Mirror for the Soul: A Christian Guide to the Enneagram by Alice Fryling

Mirror for the Soul: A Christian Guide to the Enneagram by Alice FrylingSummary: Enneagram as a method of spiritual growth.

More than anything, reading about the Enneagram makes me realize that I probably discount other people entirely too much. Or at the very least do not take into account the different ways that people process the world around them.

I am still a bit skeptical about the Enneagram. This is my second book and I think I both understood more about the basic ideas of the Enneagram and that I understood more about how it works as a system. I am not sure I will every become a devotee. But I do see some value in the descriptions. And like any personality system, the help is in the revelation, not in the proscription. In other words, to the extent that the ideas of the Enneagram are helpful to helping you understand yourself or others and give voice to your own understanding of yourself, it is helpful. But the Enneagram is not helpful if it is used to proscribe how others (or yourself) will act.

After having finished Mirror for the Soul and thought more about the Enneagram, mostly positively, I do think that part of my issue with the it as a concept is wondering how much the the individualism, which is part of our current world and culture, is being encouraged here. We are individuals. We experience the world individually. But at different points in time, cultural emphasized the responsibility to the whole more than it does now. And I wonder how much of our current fascination with personality is unhealthy. It isn’t that I reject that individual personality is real. Or that I don’t think that trauma, abuse, or flourishing as an individual impacts us as an individual to impact the world around us. But I wonder about how much, at least for some of us, self awareness becomes an idol itself. To Alice Fryling’s credit, there is a discussion about the Enneagram as idolatry (by which she means self absorption as idolatry).

Mirror for the Soul addressed a number of my concerns about the Enneagram. On the whole I think it is a better book than The Sacred Enneagram, although that might be about Mirror for the Soul being the second book that I read as much as it is about it being a better book. The most helpful part of the Sacred Enneagram was exploring how different Enneagram types approach prayer differently. The Mirror for the Soul had a good discussion of the True and the False self, which I had been well introduced to through Richard Rohr’s writing. But also was significantly focused, not just on helping the reader understand the Enneagram abstractly, but how understanding the Enneagram can be  helpful to spiritual growth.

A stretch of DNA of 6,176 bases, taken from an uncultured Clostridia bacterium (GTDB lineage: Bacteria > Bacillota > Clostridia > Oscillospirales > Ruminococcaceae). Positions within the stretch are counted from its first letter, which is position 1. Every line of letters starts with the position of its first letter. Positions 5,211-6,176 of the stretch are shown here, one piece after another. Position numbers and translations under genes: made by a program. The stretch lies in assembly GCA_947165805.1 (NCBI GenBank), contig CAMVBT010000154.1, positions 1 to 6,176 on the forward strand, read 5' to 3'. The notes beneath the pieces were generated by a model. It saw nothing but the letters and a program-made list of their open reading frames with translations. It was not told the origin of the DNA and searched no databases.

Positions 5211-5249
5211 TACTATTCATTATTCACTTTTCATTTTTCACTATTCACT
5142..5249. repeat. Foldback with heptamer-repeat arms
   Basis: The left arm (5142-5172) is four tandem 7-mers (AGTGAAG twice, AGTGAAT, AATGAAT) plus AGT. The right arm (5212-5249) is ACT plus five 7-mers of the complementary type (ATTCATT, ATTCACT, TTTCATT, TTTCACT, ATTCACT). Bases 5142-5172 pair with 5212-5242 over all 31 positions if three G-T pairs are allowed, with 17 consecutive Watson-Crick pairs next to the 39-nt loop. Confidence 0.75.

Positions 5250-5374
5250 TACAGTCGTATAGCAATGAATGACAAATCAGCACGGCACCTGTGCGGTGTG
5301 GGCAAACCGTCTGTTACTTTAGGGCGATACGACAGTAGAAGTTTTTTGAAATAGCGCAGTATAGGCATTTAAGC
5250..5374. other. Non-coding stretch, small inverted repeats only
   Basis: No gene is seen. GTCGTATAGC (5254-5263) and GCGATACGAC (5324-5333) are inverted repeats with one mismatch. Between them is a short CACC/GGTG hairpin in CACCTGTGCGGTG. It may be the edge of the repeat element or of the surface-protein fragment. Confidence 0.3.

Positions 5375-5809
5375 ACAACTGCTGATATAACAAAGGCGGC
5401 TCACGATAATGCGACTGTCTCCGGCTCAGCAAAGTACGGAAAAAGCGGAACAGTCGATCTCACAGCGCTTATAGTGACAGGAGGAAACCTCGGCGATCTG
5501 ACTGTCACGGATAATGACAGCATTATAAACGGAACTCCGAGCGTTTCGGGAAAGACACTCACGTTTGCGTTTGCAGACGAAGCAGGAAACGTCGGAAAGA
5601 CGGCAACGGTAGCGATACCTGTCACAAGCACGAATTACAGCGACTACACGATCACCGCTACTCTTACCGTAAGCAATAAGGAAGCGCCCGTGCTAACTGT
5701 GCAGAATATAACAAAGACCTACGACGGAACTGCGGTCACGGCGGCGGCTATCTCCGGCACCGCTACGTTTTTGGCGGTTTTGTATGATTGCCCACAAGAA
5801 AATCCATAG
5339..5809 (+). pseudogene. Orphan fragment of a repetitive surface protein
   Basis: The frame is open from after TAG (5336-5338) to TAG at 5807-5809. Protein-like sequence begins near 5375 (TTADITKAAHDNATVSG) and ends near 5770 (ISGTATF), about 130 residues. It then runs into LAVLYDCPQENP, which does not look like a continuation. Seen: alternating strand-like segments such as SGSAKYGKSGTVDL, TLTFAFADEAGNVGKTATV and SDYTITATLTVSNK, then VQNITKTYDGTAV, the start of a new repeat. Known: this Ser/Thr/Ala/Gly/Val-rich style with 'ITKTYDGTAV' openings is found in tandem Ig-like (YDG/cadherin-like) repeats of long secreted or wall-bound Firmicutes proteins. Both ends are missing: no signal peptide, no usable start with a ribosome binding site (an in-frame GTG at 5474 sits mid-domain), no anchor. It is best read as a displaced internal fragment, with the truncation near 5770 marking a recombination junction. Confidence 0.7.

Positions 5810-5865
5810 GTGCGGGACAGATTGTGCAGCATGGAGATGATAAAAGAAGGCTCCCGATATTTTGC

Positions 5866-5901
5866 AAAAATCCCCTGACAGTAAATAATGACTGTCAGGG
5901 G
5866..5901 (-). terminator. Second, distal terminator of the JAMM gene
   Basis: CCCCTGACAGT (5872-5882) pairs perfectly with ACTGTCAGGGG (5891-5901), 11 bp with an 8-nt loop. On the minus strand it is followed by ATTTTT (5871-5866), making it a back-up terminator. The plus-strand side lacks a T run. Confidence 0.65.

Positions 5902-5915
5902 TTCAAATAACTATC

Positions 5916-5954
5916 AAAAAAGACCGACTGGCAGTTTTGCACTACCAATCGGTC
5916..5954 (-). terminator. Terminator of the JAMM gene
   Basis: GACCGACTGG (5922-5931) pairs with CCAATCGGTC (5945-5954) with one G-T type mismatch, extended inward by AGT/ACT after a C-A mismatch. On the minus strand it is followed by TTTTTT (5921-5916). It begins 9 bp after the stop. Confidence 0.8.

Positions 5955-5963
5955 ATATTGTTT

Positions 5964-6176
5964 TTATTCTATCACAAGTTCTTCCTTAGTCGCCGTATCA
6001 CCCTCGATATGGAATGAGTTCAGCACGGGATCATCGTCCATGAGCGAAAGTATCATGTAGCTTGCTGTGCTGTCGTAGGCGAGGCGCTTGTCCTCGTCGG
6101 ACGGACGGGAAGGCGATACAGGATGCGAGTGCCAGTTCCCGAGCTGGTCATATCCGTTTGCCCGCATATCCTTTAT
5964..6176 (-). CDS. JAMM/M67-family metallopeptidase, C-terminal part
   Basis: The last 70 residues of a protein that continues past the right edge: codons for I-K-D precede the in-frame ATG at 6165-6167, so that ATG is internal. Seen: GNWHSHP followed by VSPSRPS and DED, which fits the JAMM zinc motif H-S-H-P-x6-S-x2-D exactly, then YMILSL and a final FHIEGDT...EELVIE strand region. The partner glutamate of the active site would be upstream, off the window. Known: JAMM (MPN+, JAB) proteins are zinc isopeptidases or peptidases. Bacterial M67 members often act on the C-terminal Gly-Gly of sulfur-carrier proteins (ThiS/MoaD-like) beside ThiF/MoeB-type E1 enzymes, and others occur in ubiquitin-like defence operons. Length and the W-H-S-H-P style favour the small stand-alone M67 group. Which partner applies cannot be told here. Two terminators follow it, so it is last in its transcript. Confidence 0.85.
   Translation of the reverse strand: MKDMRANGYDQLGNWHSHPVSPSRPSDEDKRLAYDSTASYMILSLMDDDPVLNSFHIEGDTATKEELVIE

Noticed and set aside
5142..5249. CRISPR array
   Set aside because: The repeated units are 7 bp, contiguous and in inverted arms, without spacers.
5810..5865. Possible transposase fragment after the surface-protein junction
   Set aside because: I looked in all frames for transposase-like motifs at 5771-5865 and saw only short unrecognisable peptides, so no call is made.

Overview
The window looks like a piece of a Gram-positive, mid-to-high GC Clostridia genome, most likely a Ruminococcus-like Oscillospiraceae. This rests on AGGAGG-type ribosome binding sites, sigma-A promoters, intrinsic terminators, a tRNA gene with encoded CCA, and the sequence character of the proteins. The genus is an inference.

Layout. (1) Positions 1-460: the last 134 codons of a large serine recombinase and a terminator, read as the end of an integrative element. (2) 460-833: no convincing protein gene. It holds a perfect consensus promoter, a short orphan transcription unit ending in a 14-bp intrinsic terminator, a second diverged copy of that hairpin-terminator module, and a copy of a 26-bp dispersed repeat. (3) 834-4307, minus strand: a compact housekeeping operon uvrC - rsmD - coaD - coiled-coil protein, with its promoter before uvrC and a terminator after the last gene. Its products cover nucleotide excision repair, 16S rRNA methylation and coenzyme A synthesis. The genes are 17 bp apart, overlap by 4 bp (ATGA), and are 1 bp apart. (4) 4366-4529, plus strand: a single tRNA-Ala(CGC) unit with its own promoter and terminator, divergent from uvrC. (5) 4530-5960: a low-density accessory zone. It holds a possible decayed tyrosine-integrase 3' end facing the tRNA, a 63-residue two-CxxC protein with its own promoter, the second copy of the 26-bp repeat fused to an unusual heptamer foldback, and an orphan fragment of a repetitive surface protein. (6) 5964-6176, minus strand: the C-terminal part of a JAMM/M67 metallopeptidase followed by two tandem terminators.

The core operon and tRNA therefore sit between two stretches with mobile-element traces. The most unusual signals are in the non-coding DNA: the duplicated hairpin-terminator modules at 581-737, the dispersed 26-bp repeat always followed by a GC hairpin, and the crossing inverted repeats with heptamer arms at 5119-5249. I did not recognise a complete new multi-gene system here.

The Enneagram as a personality system I think is helpful because it is focused not just on the positives or negatives of a personality trait, but on how a personality trait has positive and negative aspects. It is not surprising to me that Rohr is so associated with the Enneagram, because one of his early books, Why Be Catholic, took a similar tack and focused on aspects of the Catholic church that drew him in, but also pointed out how those positive also were some of its biggest weaknesses.

Understanding that we are created as finite beings that are intended to be incomplete matters to the Enneagram. Not that it is an inherently Christian system, but that it does fit into an understanding of Christian anthropology that suggests that we are individuals within a body. While are a complete person without others, we are not fully complete outside of community in the variety of ways that community presents itself to us.

The Mirror for the Soul is particularly good at showing how different types need one another, even if they don’t always want one another.

Mirror for the Soul: A Christian Guide to the Enneagram by Alice Fryling Purchase Links: Paperback, Kindle Edition, Audible.com Audiobook 

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